But then people started jumping up to see what was happening over by the fountain, which was pretty much right in front of me but blocked from view. I saw a woman turn and say, "Fight" and then I heard the crowd moan in unison. I walked around to where I could see and there were two tall black guys with their shirts off flailing away, charging each other and throwing blows and retreating, covering a lot of ground, parting the crowd and carrying others on ahead like the running of the bulls in Spain.
And in the distance, on the east end of the park, I could see people running away in solid streams, the floodgates pulled open. Every sidewalk, every available inch of space was filled by legs moving in an all or nothing sprint, like a bomb exploded or somebody had a gun. But I was right there and able to see just about everything and there was no bomb or gun, just these two guys fighting. That entire half of the park cleared out entirely in less than 20 seconds, and, this is another amazing thing about New York -- when New Yorkers run for their lives, not one of them falls down.
The Rottweiler was in the same place, sitting like before, still cool. I walked over and read him the line by George Washington on the big granite arch above the park: "Let us raise a standard to which the wise and the honest can repair." And the dog looked up at me and said, "Be excellent to one another."
For comparison with the New York hostel, which is the biggest hostel in the country in the biggest city in the country, I went to a little hostel at a lighthouse on the coast of California. All hostels are the same in that they're all a part of the same non-profit corporation that establishes some basic rules and general philosophy, but all hostels are different in that they're all in buildings that used to be something else--like a church or an army barracks or a hotel or a lighthouse. The corporation buys the building and hires the staff. Some hostels make money, some lose money. In 1970 there were many hostels in the U.S., and now there are more, so they are growing.
The lighthouse at Pigeon Point is fairly new. Hosteling International bought it from the coast guard several years ago. It has five small houses in a row at the base of a 150 foot light tower. Kristen Lindstrom was working at the desk in the main house..
Kristen was like a breath of fresh air and the perfect hosteling ambassador -- young and adventuresome, hungry for stories and wanting to laugh.
I tried to do my best and promote peace and understanding with my fellow hostelers in the Dolphin House that evening, but it wasn't a happy group -- a couple of middle-aged American women and four Germans, strange young men who spoke excellent English but had almost nothing to say. The house was a modular unit of the highest quality government issue -- three bedrooms, two bathrooms, a kitchen and a living room. The Germans sat at the kitchen table and played poker, quietly, while the couple of women read books in the living room and then went to bed early. Outside, it was dark and raining, cold and windy, the waves crashing on the rocky shore, the light at the top of the tower circling every nine seconds. From far out in the ocean looking back the light would be blinking, hello, but I was sure there was no one out there to see it except maybe whales and dolphins. Hello from America. Hello from California.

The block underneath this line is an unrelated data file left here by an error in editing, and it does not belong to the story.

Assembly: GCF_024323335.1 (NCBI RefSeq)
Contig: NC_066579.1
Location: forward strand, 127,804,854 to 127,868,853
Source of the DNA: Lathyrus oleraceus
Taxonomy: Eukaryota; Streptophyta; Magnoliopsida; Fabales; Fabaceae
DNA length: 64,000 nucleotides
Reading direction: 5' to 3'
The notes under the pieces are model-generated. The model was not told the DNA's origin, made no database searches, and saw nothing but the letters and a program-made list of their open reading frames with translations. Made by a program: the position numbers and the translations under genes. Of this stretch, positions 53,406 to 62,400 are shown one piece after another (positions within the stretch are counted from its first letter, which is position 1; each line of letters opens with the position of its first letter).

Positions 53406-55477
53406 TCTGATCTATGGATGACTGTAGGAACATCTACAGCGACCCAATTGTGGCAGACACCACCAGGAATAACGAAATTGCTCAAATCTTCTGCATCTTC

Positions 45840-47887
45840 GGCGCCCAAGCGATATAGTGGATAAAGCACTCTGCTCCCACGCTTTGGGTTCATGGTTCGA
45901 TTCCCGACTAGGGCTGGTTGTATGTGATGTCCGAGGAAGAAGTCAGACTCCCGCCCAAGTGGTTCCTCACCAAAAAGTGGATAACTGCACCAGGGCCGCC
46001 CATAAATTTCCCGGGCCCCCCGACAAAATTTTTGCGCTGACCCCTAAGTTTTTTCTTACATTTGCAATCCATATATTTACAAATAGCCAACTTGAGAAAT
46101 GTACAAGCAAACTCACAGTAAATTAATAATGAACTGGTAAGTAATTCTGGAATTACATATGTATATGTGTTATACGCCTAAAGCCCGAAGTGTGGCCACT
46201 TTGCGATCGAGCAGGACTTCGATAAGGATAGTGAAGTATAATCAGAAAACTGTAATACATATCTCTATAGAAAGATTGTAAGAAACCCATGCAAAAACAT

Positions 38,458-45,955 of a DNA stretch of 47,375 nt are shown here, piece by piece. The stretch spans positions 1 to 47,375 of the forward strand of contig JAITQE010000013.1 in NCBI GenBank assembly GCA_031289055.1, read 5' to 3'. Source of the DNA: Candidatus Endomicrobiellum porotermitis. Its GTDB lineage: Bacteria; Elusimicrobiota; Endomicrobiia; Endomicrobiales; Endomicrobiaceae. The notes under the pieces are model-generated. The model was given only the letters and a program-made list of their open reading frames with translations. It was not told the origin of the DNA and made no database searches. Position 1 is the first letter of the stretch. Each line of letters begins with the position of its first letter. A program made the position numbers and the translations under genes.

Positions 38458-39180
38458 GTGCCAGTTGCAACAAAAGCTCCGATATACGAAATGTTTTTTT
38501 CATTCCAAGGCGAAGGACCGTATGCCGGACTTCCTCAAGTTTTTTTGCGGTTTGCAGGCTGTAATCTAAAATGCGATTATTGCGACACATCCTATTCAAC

Again I had trouble sleeping. It was easier when I was younger to sleep in a room with other men. Now if I'm sleeping in a room with other men I feel like I must have done something wrong, made some kind of mistake, and I spent much of the night wondering what it was, and where it was, and whether I was to blame, and then, thank God, it was morning and I went and found Kristen and asked her advice.
I'd never been surfing. It was still raining, windy and cold, but I'd always wanted to go surfing. I drove 22 miles south to Santa Cruz and rented a board and a suit in a shop on the beach, 20 bucks. The guy there telling me how to get started. He said go out where the other guys are and plead ignorance, look for old guys with long boards, watch where they position themselves between the sets. When the wave comes just paddle like hell and don't try to stand up on the first one, just ride it out and get the feel of the board on the water. The second one you can try to stand up.
So I went out and the waves were huge, twelve feet, monstrous, and I flailed and got thrashed for an hour or so until I did what the guy in the shop said and paddled over to where some older guys with long boards were waiting, sitting up looking out for a set of big waves. And when I got there it was all very obvious, you could see the big wave coming, and everybody was down on their boards turning around. I started paddling as fast as I could and looked back and the wave was right there. It picked me up and threw me, roaring and crashing, and I thought it was all over and I'd be smashed into a foamy pulp, but the board knew what it was doing and slid on top of the water, quiet and steady, and I just held on and rode out and away from the chaos lapping at my heels. What a gas.
I stayed out until my hands and feet turned blue and then paddled over to some steps and stumbled up shaking and drooling to the parking lot and put my key in the door but couldn't manage to turn it, my hand no longer worked that way. So I stood there, teeth chattering, thinking, 'Now, this is a sport, perhaps the best sport ever." I rubbed my hands and remembered Kristen laughing, "You should do it all."
And I wanted to drive back to the hostel and thank her and tell her I felt like I had done everything and that the day had been a good one.For The Savvy Traveler, this is Scott Carrier.